"Fort William First Nation, Canada and Ontario worked hard to bring this claim home," said Chief Collins. "Now we have the land and resources that our First Nation needs to create businesses, employment and other opportunities which will benefit our members and the entire Thunder Bay area. The promises in the Treaty of 1850 about our reserve have finally been fulfilled." 

This settlement of the Boundary Claim includes about $149 million in financial compensation from Canada and approximately $5 million from Ontario. It also includes the transfer of provincial Crown lands on Lake Superior's Flatland Island and Pie Island to the federal government, to be set apart as reserve land for the Fort William First Nation.

The process for resolving this claim involved a number of steps. In November 2010, the governments of Canada and Ontario and the Fort William First Nation announced that their negotiators had concluded talks on a settlement proposal. First Nation members approved the settlement in a vote on January 22, 2011, followed by approvals from Ontario and Canada. 

In addition to the Boundary Claim, Canada and Fort William First Nation have also concluded a negotiated settlement to resolve the First Nation's Neebing Surrender Specific Claim. This financial settlement resolves a historic grievance dating back to the late 1850s and includes compensation of approximately $22 million. The settlement was approved by First Nation members in a vote on December 4, 2010, and by Canada on March 2, 2011.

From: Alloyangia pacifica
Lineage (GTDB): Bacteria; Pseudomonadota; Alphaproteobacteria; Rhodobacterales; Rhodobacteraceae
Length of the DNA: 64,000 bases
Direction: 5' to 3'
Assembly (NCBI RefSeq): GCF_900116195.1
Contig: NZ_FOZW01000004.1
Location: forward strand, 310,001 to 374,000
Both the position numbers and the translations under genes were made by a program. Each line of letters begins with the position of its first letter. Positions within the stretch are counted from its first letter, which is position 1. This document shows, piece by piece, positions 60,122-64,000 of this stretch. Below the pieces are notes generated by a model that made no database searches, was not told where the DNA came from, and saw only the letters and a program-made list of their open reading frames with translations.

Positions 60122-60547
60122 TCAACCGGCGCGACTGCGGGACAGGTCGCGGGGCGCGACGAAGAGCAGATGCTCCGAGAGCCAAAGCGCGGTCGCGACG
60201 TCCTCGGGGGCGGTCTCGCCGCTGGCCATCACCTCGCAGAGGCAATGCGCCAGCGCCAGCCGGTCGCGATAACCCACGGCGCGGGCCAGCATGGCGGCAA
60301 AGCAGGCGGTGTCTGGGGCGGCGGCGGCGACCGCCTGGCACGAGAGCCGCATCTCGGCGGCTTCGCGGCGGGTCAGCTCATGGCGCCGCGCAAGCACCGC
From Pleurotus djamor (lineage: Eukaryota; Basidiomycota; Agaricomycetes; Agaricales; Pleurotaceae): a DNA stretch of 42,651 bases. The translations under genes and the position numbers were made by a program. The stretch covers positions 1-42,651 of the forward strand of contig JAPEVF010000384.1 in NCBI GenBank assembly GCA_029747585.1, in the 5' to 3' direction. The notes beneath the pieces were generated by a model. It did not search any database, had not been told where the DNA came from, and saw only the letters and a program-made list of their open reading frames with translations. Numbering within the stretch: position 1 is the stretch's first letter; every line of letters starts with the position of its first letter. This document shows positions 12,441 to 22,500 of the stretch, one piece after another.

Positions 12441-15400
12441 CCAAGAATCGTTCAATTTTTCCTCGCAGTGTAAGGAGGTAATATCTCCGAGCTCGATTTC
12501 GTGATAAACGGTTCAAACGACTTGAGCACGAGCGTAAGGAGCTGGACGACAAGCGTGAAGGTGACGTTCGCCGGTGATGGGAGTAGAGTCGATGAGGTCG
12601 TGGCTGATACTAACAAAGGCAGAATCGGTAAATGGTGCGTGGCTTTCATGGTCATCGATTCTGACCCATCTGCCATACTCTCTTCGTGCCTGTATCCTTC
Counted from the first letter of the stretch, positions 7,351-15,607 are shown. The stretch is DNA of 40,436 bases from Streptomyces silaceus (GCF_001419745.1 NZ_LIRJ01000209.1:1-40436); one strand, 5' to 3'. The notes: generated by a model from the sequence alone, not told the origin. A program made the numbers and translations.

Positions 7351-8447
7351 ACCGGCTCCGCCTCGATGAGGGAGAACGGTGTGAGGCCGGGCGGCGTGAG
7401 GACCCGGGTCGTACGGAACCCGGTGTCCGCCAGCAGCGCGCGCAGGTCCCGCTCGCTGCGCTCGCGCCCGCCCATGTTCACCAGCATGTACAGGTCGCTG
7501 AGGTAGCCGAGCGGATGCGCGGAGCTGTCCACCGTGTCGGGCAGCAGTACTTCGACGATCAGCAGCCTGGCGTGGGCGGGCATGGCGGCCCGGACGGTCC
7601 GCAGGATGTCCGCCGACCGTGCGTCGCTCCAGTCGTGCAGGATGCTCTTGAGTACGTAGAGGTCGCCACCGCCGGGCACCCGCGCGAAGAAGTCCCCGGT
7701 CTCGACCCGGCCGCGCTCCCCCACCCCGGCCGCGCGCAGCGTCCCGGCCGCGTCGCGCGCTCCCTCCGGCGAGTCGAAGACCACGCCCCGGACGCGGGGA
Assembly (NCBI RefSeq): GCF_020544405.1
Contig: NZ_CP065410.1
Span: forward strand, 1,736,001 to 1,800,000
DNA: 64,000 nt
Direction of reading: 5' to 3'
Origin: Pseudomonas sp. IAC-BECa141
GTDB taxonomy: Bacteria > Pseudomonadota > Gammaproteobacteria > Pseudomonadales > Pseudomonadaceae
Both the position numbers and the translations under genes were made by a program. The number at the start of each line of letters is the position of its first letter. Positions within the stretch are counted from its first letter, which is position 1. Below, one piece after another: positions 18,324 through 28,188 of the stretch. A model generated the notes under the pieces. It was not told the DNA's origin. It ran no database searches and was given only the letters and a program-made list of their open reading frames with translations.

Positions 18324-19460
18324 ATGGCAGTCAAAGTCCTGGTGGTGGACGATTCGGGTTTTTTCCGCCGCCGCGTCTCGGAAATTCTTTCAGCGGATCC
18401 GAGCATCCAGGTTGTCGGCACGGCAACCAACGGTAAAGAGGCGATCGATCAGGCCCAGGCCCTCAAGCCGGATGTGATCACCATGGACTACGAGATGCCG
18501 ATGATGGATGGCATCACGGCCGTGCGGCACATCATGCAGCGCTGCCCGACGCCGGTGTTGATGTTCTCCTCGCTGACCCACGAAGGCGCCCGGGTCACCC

Negotiated agreements honour legal obligations owed to First Nations, resolving longstanding disputes about land in a way that benefits First Nations and Ontario as a whole. Private land is not taken away from anyone to settle any claims. Land claim settlements create investment and business opportunities that can bring economic benefits and build new partnerships for First Nations and neighbouring communities. Settling claims is key to achieving reconciliation and rebuilding relationships with First Nation communities in Canada. 

The Fort William First Nation has approximately 1,880 members and is located adjacent to Thunder Bay in northwestern Ontario.

December 16, 2011

Ottawa proposes first nations property ownership

Conservative MPs are proposing a fundamental change to Canada’s reserve system, advocating legislation that would allow natives to own private property within the communal land of reserves.

The change – recommended Wednesday in a Conservative-led prebudget report by the House of Commons finance committee – would mark a dramatic shift for individuals living on reserve. It would make it easier to accumulate wealth and to use homes as collateral when seeking bank loans to start businesses.

Read more at the Globe and Mail here